What is Witch Hazel For?
In this blog post, we will answer the question what is witch hazel for as well as other questions about this valuable herb. We will explore what this herb is, what it does, how to use it, and even how to make your own witch hazel extract.
The magical qualities of witch hazel have been known for centuries. In ancient Greece, it was used to ward off evil spirits and witches. Indigenous people used the shrub as a cure-all for all sorts of ailments including sore throat, earache, skin inflammation, and snakebites.
Today, we know that witch hazel is used to treat a variety of ailments. Here are a few things that witch hazel can be used for:
- Relieves Inflammation. Inflammation is a normal immune response designed to protect your body against injury and infection.
- Reduces Skin Irritation.
- Helps Treat Hemorrhoids.
- Fights Acne.
- Alleviates Scalp Sensitivity.
- Soothes Sore Throat.
- Protects Against Skin Damage.
- Wards off Infection.
WHAT IS WITCH HAZEL FOR & HOW TO IDENTIFY?
Witch hazel is a small deciduous tree growing to 15 feet in the Eastern United States and Canada. This small tree has twisting stems and long forked branches. It can be found as an understory tree or shrub, meaning it likes to grow beneath other trees.
Although witch hazel appears rather nondescript in summer, it shines in the fall, when its leaves turn yellow, and its fragrant flowers appear.
There are several different types of witch hazel, but we’ll focus on one here: Hamamelis virginiana (the common witch hazel). This is what you’ll find at your local health food store and online for personal care products like astringents and toners.
It’s important to know how to identify witch hazel so that you don’t accidentally pick up another plant! Let’s break it down by its parts:
- The leaves of the witch hazel shrub tend to be oval-shaped, coarsely toothed, and grow in an opposite pattern. The stems are hairy.
- The bright yellow flowers are threadlike and appear in usually September and October.
- The bark of witch hazel can be scaly or smooth depending on the age of the tree or shrub. Its bark may be gray or brown with lighter colored stripes running down it.
- The branches of witch hazel are best known for their unique ability to bend or break. This is because witch hazel has rather pliable twigs due to the fact that they contain high amounts of a certain type of elastic fiber.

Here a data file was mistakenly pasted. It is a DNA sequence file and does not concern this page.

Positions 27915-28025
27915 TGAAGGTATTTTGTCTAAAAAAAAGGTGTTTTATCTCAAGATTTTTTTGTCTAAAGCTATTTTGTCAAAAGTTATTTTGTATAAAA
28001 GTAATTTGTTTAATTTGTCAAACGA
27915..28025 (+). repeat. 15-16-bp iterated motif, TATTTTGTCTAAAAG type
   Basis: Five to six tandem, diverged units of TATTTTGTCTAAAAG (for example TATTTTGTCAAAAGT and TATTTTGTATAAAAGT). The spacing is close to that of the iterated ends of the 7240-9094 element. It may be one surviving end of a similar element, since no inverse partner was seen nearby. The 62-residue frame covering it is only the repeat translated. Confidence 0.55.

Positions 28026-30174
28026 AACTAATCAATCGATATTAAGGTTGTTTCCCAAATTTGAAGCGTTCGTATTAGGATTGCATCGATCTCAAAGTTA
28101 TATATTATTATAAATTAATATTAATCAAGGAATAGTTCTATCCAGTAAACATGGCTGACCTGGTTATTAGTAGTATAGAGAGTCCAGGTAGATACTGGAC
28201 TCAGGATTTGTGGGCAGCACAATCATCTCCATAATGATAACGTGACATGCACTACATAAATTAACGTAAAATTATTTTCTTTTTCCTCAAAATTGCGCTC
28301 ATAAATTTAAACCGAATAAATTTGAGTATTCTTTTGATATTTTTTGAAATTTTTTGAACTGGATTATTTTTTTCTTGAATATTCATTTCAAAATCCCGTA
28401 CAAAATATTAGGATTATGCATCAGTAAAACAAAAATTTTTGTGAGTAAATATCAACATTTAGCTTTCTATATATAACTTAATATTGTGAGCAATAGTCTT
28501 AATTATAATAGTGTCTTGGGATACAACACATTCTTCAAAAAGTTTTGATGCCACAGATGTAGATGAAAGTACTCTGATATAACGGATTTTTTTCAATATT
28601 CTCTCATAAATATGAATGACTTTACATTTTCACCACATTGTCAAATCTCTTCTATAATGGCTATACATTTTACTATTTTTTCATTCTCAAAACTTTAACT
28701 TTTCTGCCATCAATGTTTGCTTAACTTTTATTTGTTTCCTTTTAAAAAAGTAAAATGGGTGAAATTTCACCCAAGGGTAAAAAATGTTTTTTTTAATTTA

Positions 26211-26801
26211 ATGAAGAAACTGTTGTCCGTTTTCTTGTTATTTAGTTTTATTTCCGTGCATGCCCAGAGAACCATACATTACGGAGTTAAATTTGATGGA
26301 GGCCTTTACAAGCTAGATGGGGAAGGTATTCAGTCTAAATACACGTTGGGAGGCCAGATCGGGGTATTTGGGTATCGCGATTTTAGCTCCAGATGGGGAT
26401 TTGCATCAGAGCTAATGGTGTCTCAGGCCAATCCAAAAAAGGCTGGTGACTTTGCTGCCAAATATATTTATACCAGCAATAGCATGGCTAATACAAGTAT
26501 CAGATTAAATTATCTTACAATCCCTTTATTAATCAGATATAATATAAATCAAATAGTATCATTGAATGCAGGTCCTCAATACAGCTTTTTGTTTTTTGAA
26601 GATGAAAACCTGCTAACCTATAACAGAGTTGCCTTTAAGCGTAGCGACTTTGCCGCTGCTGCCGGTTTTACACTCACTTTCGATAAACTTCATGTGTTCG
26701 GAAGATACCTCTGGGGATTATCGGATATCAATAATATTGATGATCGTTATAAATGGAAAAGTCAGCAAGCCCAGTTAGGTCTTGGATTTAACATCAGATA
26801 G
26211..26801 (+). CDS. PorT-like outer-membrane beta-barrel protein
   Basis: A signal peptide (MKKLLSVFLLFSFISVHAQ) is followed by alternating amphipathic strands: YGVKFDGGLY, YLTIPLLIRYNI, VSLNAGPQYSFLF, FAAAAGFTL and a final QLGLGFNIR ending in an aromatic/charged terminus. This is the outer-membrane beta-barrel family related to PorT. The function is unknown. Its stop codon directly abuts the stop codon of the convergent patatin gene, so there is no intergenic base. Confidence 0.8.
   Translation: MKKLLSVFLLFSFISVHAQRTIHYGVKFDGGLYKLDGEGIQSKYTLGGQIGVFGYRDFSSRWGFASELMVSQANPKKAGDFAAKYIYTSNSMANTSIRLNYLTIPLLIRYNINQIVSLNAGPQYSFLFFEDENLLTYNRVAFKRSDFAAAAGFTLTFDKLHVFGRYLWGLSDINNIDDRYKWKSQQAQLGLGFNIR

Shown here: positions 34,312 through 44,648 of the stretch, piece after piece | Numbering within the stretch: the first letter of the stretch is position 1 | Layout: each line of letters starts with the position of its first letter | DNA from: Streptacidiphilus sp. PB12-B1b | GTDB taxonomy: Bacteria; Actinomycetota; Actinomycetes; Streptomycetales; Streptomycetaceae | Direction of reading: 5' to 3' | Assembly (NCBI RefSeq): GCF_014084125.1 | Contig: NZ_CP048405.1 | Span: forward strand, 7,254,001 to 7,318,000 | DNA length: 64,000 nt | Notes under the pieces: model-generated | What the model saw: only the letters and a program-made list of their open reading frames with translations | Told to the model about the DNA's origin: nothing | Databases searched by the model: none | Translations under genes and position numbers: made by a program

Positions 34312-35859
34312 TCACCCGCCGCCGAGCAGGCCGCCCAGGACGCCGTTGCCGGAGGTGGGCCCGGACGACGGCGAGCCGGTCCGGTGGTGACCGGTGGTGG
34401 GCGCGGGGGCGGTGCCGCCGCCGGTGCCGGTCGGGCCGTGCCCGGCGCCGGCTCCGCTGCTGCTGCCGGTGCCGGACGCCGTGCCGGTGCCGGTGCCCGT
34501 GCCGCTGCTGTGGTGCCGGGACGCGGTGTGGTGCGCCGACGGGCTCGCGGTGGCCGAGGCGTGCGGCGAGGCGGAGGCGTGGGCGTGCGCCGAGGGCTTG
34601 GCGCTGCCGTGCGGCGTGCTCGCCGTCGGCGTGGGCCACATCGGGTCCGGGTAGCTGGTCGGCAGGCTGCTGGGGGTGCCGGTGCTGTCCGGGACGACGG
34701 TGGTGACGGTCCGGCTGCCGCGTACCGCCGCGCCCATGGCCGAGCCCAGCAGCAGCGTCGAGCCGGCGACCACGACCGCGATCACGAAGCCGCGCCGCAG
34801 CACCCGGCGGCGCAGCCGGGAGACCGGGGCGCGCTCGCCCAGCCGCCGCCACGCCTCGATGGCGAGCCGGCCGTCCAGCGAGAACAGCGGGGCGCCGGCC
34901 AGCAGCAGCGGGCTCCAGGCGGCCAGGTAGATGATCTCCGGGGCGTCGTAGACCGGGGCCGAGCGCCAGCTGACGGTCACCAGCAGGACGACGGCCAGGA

WHERE CAN YOU FIND WITCH HAZEL?
Witch hazel likes moist conditions and can typically be found growing wild in eastern North American woodlands and along streams and riverbanks.
HOW TO MAKE WITCH HAZEL EXTRACT?
Store-bought witch hazel is usually filled with isopropyl alcohol. The good news? You can make your own high-quality, pure extract at home that contains around 16% volatiles and will last much longer than the cheap kind from the store!
When using leaves, witch hazel extract is made as a gentle infusion (like making tea). For bark and twigs, they’re simmered for 20-30 minutes to make the extract.
To make a simple witch hazel extract, start with about a tablespoon of witch hazel bark in a cup of water.
Bring the bark and water mixture to a boil, then reduce the heat and simmer on low for about 20-30 minutes. The liquid will reduce by about half, and you’ll have roughly 1/2 cup of witch hazel extract after the plant material is filtered out.
If using leaves, use the same ratio, 1 tablespoon chopped leaves to a cup of water, but make an infusion by steeping the leaves for around 20 minutes.
Your witch hazel extract is now ready to use. It should be kept in the refrigerator and used within a week.
I like to dry my witch hazel leaves and bark so that I have the plant material available whenever I need to make an extract.
SHELF STABLE WITCH HAZEL EXTRACT
If you desire to have an extract on hand that will last much longer on the shelf without going bad, you can add a high-proof vodka, whisky, or rum. (Isopropyl alcohol will also work, but then it’s not for internal use.)
To be shelf-stable for between 1-2 years, your extract will need to contain about 25% alcohol.
That means if you’ve started with 1 cup of water and simmered it down to 1/2 cup extract, you’ll need to add 1/2 cup of 100 proof alcohol (50% ABV) to reach a final concentration of 25% alcohol.
POSSIBLE SIDE EFFECTS
Medical professionals consider witch hazel to be safe when applied directly on the skin, but not if swallowed. This is because witch hazel contains tannins that can cause stomach problems like nausea and vomiting if consumed in large amounts.
*Folk herbalists consider drinking a tea from witch hazel or taking a tincture of witch hazel prepared with high-quality alcohol (never isopropyl) to be generally safe.
People prone to rosacea, a skin condition that causes redness and swollen bumps on their face should be cautious about using witch hazel. If you have dry or sensitive skin please check with your doctor before applying this product.
MORE HERBAL REMEDIES
Now that we have answered the question of what is witch hazel for, how to identify it in the wild, and its medicinal uses and benefits – are there any other herbal remedies you’re interested in learning about? We would love to be your go-to resource for all things related to herbal living. Sign up today so we can send you our latest articles and resources on herbal medicines!